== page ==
Basic Agent Sudy

It is recommended to have a look at the 0_basic_functionalities, 1_Observation_Agents, 2_Action_GridManipulation and 3_TrainingAnAgent notebooks before getting into this one.


In this notebook we will expose how to study an Agent. For this notebook to be interested, we first use a dummy agent, and then we look at how to study his behaviour from the file saved.

This notebook will also show you how to use the Graphical User Interface built for analyzing grid2Op agents called "Grid2Viz".

It is more than recommended to know how to define an Agent and use a Runner before doing this tutotial!

Evaluate the performance of a simple Agen

In [1]:
import os
import sys
import grid2op
import copy
import numpy as np
import shutil
import seaborn as sns
import plotly.graph_objects as go

from tqdm.notebook import tqdm
from grid2op.Agent import PowerLineSwitch
from grid2op.Reward import L2RPNReward
from grid2op.Runner import Runner
from grid2op.Chronics import GridStateFromFileWithForecasts, Multifolder
path_agents = "study_agent_getting_started"
max_iter = 30

In the next cell we evaluate the agent "PowerLineSwitch" and save the results of this evaluation in "study_agent_getting_started"

In [2]:
scoring_function = L2RPNReward
env = grid2op.make()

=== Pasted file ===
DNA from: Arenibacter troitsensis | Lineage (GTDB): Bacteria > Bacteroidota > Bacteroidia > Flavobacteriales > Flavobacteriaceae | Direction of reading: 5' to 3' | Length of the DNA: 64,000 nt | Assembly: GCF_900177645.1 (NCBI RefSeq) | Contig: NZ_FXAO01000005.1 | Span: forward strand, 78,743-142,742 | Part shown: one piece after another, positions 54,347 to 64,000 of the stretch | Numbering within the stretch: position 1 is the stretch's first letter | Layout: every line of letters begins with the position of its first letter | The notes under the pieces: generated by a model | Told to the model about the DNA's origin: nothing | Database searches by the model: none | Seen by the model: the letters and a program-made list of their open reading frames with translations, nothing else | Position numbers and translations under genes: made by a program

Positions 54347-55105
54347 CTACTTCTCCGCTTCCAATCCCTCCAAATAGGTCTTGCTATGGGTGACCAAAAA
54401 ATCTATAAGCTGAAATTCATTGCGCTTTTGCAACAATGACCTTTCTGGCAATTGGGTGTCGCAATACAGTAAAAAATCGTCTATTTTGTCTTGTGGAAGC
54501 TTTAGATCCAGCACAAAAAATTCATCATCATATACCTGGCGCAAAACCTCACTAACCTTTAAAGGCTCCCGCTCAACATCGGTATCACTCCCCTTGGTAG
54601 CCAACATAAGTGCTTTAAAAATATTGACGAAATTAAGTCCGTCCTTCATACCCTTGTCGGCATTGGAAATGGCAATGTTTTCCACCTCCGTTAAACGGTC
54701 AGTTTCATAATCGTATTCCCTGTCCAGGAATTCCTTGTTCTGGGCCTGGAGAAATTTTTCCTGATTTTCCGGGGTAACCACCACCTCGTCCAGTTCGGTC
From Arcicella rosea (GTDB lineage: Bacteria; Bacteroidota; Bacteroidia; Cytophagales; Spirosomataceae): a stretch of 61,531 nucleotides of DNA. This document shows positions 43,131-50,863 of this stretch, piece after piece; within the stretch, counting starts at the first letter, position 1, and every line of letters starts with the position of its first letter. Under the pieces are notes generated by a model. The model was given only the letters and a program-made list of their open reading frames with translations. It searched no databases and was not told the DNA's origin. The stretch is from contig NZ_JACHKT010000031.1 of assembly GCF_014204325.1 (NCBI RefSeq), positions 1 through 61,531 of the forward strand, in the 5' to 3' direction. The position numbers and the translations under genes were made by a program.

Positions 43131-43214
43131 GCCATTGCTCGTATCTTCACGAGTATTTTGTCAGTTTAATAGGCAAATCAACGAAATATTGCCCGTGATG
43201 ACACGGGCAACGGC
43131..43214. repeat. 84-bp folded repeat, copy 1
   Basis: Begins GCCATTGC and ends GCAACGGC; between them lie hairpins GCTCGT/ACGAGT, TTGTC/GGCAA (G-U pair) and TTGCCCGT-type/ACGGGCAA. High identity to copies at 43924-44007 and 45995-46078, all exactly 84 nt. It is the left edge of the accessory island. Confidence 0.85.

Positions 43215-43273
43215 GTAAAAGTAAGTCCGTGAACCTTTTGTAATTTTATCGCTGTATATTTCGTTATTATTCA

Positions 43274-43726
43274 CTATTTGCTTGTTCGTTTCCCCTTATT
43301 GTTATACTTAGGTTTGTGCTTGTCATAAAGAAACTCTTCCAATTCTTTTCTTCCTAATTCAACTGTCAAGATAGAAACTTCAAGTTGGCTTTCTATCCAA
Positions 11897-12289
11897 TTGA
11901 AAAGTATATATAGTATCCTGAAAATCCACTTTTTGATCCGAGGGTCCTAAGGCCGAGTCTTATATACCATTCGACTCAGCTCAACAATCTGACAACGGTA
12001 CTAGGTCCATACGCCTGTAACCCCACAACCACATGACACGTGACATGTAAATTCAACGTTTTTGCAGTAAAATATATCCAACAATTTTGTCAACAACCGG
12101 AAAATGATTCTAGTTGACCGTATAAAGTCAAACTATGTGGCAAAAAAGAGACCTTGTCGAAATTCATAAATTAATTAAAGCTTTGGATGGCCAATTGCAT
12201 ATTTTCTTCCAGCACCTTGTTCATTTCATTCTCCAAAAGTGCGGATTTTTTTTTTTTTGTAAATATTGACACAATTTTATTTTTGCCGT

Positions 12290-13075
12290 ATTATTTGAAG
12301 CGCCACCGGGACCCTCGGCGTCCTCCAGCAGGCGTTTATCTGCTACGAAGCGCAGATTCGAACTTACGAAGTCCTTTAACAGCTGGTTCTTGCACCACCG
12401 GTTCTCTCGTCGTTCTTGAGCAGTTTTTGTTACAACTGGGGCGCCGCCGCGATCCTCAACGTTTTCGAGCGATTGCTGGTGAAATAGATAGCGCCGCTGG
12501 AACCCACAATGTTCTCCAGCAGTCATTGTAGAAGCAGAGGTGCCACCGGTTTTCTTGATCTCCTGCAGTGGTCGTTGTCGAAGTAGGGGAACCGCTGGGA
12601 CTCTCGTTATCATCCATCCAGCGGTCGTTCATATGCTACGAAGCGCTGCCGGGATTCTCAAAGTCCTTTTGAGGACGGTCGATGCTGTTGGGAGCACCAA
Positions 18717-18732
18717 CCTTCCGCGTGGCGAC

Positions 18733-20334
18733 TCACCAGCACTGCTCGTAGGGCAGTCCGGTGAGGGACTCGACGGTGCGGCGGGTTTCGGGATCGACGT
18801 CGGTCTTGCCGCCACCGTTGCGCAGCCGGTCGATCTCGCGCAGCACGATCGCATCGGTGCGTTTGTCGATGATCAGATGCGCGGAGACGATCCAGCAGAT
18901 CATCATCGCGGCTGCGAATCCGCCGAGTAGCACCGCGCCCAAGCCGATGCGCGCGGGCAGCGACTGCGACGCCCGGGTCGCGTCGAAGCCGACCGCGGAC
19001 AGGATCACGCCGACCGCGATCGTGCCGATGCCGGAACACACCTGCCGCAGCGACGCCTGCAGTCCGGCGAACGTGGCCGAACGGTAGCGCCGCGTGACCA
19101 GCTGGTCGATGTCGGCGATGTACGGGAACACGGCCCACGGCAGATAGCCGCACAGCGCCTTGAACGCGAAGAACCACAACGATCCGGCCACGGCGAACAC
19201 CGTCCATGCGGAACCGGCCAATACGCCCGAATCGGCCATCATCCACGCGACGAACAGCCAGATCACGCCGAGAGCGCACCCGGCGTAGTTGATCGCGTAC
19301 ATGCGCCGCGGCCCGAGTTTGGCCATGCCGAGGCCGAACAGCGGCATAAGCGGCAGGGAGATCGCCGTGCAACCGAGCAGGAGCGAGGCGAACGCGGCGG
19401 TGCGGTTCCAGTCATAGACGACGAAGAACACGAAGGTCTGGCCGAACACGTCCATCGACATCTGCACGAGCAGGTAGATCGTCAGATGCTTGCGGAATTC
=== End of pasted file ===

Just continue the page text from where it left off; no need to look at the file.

# env.chronics_handler.set_max_iter(max_iter)
shutil.rmtree(os.path.abspath(path_agents), ignore_errors=True)
if not os.path.exists(path_agents):

# make a runner for this agent
path_agent = os.path.join(path_agents, "PowerLineSwitch")
shutil.rmtree(os.path.abspath(path_agent), ignore_errors=True)

runner = Runner(**env.get_params_for_runner(),
res =, nb_episode=2, 
print("The results for the evaluated agent are:")
for _, chron_id, cum_reward, nb_time_step, max_ts in res:
    msg_tmp = "\tFor chronics with id {}\n".format(chron_id)
    msg_tmp += "\t\t - cumulative reward: {:.6f}\n".format(cum_reward)
    msg_tmp += "\t\t - number of time steps completed: {:.0f} / {:.0f}".format(nb_time_step, max_ts)
/home/donnotben/Documents/Grid2Op_dev/getting_started/grid2op/ UserWarning:

Your are using only 2 chronics for this environment. More can be download by running, from a command line:
python -m --name "case14_realistic" --path_save PATH\WHERE\YOU\WANT\TO\DOWNLOAD\DATA

The results for the evaluated agent are:
	For chronics with id 000
		 - cumulative reward: 1094.640995
		 - number of time steps completed: 2 / 30
	For chronics with id 001
		 - cumulative reward: 4374.827712
		 - number of time steps completed: 5 / 30

Looking at the results, understand the behaviour of the Agent

The content of the folder is the following:

In [3]:
!ls $path_agent
000  dict_action_space.json	       dict_observation_space.json
001  dict_env_modification_space.json

As we notice, there are 2 json that represents the action space and the observation space, used to read the data store. These objects can be loaded this way:

In [4]:
from grid2op.Utils import ActionSpace, ObservationSpace

action_space = ActionSpace.from_dict(os.path.join(path_agent, "dict_action_space.json"))
env_modif_space = ActionSpace.from_dict(os.path.join(path_agent, "dict_env_modification_space.json"))